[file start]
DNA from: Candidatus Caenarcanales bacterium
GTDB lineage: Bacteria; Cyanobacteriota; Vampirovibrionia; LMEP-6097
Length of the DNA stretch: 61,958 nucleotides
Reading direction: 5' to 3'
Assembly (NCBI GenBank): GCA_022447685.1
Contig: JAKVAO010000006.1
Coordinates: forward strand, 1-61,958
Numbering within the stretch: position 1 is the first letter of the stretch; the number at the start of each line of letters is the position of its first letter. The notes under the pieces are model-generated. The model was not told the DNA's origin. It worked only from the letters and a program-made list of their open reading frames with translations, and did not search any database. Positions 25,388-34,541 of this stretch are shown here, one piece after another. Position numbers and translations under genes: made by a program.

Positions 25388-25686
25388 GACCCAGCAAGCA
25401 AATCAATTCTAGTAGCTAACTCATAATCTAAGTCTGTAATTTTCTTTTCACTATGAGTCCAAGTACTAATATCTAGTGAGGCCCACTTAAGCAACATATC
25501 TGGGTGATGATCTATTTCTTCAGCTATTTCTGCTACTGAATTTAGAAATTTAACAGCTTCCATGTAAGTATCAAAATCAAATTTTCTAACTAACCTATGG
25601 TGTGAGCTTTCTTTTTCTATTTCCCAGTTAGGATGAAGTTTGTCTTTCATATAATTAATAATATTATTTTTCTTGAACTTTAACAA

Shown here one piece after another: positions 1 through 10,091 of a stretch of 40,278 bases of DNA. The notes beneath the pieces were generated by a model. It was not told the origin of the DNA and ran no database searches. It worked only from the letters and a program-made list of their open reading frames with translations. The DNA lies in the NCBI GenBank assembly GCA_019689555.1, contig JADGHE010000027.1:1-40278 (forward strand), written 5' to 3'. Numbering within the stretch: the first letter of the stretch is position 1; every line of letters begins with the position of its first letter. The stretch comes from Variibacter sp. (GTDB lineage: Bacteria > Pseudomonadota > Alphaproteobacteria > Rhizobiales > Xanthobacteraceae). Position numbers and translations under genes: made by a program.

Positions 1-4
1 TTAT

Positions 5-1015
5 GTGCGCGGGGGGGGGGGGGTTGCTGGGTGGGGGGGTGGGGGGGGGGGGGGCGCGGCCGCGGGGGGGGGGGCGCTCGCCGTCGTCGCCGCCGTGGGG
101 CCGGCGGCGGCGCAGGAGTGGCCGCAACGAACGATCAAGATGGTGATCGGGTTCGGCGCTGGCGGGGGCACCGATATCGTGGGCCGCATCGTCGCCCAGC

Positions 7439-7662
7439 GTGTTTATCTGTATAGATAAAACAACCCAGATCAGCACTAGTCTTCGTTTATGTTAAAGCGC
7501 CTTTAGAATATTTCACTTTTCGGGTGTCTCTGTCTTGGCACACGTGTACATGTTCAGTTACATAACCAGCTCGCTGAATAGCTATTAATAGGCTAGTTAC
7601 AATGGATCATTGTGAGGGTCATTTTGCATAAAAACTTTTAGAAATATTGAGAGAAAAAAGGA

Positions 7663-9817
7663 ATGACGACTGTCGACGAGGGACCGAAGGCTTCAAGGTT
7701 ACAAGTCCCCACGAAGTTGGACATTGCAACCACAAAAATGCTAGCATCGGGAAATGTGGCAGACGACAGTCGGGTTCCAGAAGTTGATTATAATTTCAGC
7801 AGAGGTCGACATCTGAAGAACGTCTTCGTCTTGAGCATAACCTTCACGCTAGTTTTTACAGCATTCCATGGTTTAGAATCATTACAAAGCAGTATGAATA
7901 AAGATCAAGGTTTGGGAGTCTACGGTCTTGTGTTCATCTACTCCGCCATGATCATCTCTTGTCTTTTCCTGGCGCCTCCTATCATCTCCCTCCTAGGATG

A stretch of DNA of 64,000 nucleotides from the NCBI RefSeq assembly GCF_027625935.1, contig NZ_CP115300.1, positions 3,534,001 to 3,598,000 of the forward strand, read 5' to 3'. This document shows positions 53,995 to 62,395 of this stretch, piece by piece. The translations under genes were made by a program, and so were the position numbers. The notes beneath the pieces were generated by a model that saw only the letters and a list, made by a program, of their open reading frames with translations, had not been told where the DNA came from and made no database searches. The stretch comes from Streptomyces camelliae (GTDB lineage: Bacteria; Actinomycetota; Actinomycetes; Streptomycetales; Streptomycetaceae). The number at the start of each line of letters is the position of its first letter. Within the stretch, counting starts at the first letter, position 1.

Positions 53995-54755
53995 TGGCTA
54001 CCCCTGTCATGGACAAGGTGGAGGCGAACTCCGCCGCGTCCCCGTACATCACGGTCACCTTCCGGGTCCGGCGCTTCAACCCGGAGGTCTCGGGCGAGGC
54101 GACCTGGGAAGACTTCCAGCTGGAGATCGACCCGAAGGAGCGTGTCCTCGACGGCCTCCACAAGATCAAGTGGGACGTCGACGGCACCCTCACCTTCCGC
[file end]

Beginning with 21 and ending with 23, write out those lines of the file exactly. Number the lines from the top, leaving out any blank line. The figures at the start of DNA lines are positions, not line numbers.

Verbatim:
7439 GTGTTTATCTGTATAGATAAAACAACCCAGATCAGCACTAGTCTTCGTTTATGTTAAAGCGC
7501 CTTTAGAATATTTCACTTTTCGGGTGTCTCTGTCTTGGCACACGTGTACATGTTCAGTTACATAACCAGCTCGCTGAATAGCTATTAATAGGCTAGTTAC
7601 AATGGATCATTGTGAGGGTCATTTTGCATAAAAACTTTTAGAAATATTGAGAGAAAAAAGGA